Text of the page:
In May, the prospects for a trade deal between the U.S. and China looked grim. As trade negotiations broke down and President Trump raised tariffs further, the S&P 500 plunged 2.5% from May 6 through May 9. 


At that time, I wrote that it’s most likely that the two countries will ultimately reach an agreement. Nobody, I pointed out, wins in a trade war. Now there are signs of progress.


On Friday the U.S. and China reached a modest preliminary deal in principle. It suspends the U.S. tariff increase that was scheduled for Oct. 15. In return, China agreed to buy up to $50 billion of U.S. crops and remove limits on foreign ownership of its financial-services businesses. The S&P on Friday rose 1.1%, to 2,970.


President Trump described the agreement as phase one, suggesting that other areas of disagreement would be tackled in subsequent rounds of negotiations. Negotiations remain delicate, and there could easily be more setbacks and detours.  Thorny issues like intellectual property protections and copyright and trademark issues still lie ahead.


But as I wrote in May, both the U.S. and China ultimately need to get a deal done. Trump, who is now facing an impeachment inquiry, needs a win to shore up his 2020 re-election effort.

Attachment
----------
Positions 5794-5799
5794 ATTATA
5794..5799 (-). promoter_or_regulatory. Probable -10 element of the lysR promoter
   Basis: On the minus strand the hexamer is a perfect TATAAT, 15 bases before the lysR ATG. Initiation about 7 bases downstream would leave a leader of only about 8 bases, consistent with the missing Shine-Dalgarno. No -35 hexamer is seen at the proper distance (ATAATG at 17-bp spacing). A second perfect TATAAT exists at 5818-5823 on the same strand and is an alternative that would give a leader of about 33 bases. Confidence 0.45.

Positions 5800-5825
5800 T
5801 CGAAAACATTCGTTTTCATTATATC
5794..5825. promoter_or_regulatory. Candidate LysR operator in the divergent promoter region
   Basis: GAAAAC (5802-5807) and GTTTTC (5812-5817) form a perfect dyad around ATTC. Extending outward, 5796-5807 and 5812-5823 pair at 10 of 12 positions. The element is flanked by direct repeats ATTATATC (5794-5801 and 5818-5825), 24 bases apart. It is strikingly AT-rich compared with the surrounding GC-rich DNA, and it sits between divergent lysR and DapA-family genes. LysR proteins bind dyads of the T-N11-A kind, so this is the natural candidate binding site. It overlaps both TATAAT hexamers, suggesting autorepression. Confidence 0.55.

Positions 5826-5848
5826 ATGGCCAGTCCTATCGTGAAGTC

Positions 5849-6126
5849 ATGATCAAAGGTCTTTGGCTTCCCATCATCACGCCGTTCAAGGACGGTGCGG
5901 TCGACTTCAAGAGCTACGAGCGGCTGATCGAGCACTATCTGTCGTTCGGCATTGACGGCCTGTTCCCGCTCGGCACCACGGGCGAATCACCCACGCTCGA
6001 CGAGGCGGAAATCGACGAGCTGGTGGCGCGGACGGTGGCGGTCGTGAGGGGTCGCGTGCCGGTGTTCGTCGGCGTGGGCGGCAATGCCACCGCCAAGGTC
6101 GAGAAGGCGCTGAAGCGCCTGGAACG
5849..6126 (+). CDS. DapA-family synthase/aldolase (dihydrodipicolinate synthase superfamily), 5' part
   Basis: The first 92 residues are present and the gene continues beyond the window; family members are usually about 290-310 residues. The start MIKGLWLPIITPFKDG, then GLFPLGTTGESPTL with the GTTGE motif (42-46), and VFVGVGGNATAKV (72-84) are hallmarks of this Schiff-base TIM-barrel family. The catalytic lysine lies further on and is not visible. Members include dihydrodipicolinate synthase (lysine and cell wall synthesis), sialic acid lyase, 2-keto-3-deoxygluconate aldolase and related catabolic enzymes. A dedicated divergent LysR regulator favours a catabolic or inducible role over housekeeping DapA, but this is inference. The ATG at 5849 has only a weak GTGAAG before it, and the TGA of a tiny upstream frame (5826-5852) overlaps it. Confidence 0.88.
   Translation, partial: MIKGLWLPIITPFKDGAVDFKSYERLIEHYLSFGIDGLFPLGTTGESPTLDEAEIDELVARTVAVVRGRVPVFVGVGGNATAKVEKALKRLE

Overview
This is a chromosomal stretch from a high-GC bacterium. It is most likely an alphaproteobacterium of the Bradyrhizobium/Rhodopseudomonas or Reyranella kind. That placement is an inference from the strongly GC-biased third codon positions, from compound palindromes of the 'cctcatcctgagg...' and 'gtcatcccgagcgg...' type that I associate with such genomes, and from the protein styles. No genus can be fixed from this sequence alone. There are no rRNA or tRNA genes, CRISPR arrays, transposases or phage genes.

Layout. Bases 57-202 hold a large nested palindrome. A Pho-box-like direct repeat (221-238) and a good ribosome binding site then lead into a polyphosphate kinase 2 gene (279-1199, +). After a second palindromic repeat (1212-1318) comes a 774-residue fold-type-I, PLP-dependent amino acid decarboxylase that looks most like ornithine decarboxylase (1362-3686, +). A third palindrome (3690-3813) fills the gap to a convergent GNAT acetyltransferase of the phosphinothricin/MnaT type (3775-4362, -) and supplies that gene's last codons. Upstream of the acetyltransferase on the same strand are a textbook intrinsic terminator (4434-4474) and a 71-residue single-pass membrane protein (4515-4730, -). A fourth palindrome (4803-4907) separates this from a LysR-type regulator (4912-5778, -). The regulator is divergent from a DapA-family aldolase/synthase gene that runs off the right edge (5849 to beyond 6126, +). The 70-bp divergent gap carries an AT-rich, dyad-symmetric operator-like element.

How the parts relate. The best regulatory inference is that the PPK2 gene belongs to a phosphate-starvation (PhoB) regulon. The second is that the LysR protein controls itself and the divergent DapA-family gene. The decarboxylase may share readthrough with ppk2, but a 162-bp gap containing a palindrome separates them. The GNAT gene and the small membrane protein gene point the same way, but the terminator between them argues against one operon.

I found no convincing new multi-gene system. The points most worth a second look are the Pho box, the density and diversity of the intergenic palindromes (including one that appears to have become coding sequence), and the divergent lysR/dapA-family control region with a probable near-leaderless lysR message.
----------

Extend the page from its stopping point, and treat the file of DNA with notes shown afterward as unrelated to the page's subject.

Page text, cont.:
Chinese president Xi Jinping is also under pressure: Even though he isn’t facing an upcoming election, China’s economy is being hurt by the trade war because it’s become more expensive for American consumers to buy the country’s exports. Chinese leaders are aware that economic trouble can lead to social instability, and they seek to avoid at all costs. 


For investors, the trade war has hurt industrial and technology companies. If the U.S. and China are starting to replace tit-for-tat tariffs with incremental agreements, stocks of companies in those sectors could start to recover. 


For now, it’s important to continue seeking out exposure to stocks that aren’t exposed to the trade war, that have strong, durable earnings, and that are reasonably priced. Choosing individual stocks with the help of an expert investment advisor can, in a situation like the current one, give you a chance to outperform broad index-based funds. 


Finally, it’s a good bet that there will be more posturing, rhetoric and scary headlines as the U.S. and China seek leverage for future negotiations. The key is to remain patient, choose stocks carefully and watch for progress. If you’d like to review your investment strategy and holdings, don’t hesitate to get in touch with us.